The UK Credit Score Guide 2018
There’s often confusion about what information is held by credit reference agencies. This is made worse since many British consumers don’t check their credit file to see what data it contains. This article explains:
- What data your credit report contains
- What information isn’t in your credit file
- How far back credit reports go
In this article, we’ll clear up any misconceptions by listing what information is – and isn’t – seen when you make a credit application. We also look at how long the information remains on your credit file and what time-frame lenders are more interested in.
Data on your credit report
The information on your credit report allows lenders to judge what kind of borrower you are from your present and past credit history. In order to build up a picture of how creditworthy you are, your file contains certain relevant information. Let’s look at what they concentrate on.
Electoral roll and previous addresses
Your credit report contains any information from the electoral roll and any previous addresses you’ve lived over the past 6 years. The file will also say how long you’ve lived at your present address. Cross-checking the information you give on a credit application is useful for lenders for two reasons.
First, they can use it as confirmation of your identity and is one of the key ways to check for identity theft. The other is that they’ll be able to contact you easily. If you move leaving unpaid debts (especially utility bills), a mark on your credit report can allow the Gone Away Information Network (GAIN) to track you down to chase you for repayment.
If you’ve changed your name over the previous 6 years (for example, upon marriage or by deed poll), your previous name will also appear on your credit file.
Any lender accessing your credit file will be able to see how much you owe and to whom including credit cards, charge cards, overdrafts, mortgages and personal loans. The report will say what kind of credit accounts you hold, when they were opened, the outstanding balance and whether payments are up-to-date.
If you’re late by up to 2 months, then they’re considered to be in arrears. A default is seen as repayments which are later than 2 months. A default suggests that your financial relationship has broken down and the creditor doesn’t believe that they’ll be paid.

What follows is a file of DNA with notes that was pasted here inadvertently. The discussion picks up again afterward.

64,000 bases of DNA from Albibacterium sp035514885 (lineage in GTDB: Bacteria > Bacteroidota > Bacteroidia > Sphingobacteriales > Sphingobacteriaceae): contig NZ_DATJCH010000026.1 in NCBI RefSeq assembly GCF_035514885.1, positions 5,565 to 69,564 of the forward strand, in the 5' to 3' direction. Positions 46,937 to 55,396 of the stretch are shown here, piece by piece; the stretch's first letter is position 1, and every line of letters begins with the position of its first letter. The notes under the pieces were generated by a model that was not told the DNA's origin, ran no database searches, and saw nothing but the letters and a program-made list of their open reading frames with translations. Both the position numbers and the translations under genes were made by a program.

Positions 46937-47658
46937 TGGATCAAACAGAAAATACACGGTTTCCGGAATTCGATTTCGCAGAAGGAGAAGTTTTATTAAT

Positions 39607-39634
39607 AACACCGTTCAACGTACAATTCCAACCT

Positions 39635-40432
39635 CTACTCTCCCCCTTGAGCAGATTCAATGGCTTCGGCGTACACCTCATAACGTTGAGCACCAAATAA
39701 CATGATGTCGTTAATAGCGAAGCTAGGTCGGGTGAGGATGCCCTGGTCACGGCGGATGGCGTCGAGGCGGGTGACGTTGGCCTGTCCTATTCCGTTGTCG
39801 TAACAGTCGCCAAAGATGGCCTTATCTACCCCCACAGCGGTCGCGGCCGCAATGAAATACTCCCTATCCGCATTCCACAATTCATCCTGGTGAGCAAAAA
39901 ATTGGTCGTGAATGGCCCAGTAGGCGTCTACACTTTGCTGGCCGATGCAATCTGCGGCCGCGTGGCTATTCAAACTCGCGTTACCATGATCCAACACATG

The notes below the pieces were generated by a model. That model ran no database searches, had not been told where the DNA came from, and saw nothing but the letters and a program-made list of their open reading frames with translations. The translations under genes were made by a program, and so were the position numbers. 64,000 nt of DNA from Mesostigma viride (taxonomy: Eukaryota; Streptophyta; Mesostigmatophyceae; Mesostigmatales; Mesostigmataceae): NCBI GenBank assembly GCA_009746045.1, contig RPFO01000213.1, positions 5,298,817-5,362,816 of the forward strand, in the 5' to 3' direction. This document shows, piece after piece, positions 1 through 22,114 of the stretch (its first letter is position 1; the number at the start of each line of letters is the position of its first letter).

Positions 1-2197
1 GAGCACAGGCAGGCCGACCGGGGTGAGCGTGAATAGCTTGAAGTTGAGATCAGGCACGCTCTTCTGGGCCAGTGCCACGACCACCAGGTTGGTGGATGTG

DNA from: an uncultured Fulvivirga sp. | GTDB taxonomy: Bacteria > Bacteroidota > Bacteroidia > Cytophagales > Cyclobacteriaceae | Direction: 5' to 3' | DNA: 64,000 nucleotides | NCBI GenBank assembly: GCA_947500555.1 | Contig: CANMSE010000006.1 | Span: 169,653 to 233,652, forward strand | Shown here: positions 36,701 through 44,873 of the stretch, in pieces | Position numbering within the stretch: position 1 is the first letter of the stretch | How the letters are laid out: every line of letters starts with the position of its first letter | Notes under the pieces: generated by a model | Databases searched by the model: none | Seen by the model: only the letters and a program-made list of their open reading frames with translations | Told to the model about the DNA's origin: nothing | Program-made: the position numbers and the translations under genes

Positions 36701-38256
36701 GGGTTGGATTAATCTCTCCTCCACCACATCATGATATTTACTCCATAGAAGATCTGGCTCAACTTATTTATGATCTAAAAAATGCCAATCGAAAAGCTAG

Your credit limits and your overall indebtedness will also allow lenders to calculate how much of the credit you have access to is being used.
Your file will also contain information about your spending habits. For example, prospective lenders will be able to see details of unauthorised overdrafts, cash advances on credit cards and any payday loans.
Your report shows your credit accounts, when they were opened, the outstanding balance and whether payments are up-to-date.
IVAs, CCJs and bankruptcies
Your credit report will also give details of any agreements to repay debts such as IVAs (Individual Voluntary Arrangements) as well as County Court Judgments imposed by courts. CCJs are removed if they’re paid off within a month of being issued. Information about personal or professional bankruptcies are also kept on your credit file.
The footprint of credit searches
Every time you apply for credit, the credit search you give your consent to leaves a ‘footprint’ on your credit file. Later lenders won’t be able to tell if the credit application was successful but will only see the record of the search.
If you share a financial product with someone, then their credit file will be linked to yours. These people are called financial associates and are usually partners, family members or housemates. A shared financial product could be a mortgage, shared bank account or having your names together on utility bills.
If you’ve had problems in the past with identity theft, this will appear on your credit file or you’ll be on the Cifas register. This will alert prospective lenders to carry out further checks to confirm your identity before agreeing to any credit applications.
What information isn’t in your credit file?
Some consumers are worried about what data might be held about them because of concerns about their privacy. Your credit file is just that – it’s about your attitude to credit and your money management skills. Therefore, it doesn’t contain any data about:
- Your employment history
- Your job title or salary
- Any information about savings accounts
- Details of criminal records (including parking fines, etc.)
- Council Tax arrears
- Student loans (unless taken out under the original loan system)
- Your medical records
- Your ethnicity
- Your religious beliefs
- Your political affiliation
- ‘Soft’ searches (they will appear on your credit file but won’t be seen by prospective lenders)
- Any searches you’ve carried out to check your own credit report
How Far Back do Credit Reports go?
The cut-off point for your credit history is generally 6 years. However, the further in the past any financial problems are, the less weight they are given unless you show a pattern of poor financial decision-making up to the present day.
Defaults which are older than 1-2 years have less of an impact on whether lenders agree to award you credit. They concentrate more on your money management skills from the last 3-6 months when reaching a decision.
Conclusions about the information CRAs hold about you
One good thing about the way that credit reference agencies operate and compile the data is that credit reports are constantly being updated and modified. Even if you’ve had problems in the past, changing your behaviour will have an impact on your credit rating even if it might take time.
We might dislike the idea of information being held about us but credit reference agencies are a necessary evil. Without them, accessing credit would be much more time-consuming and the risks of identity fraud all the greater.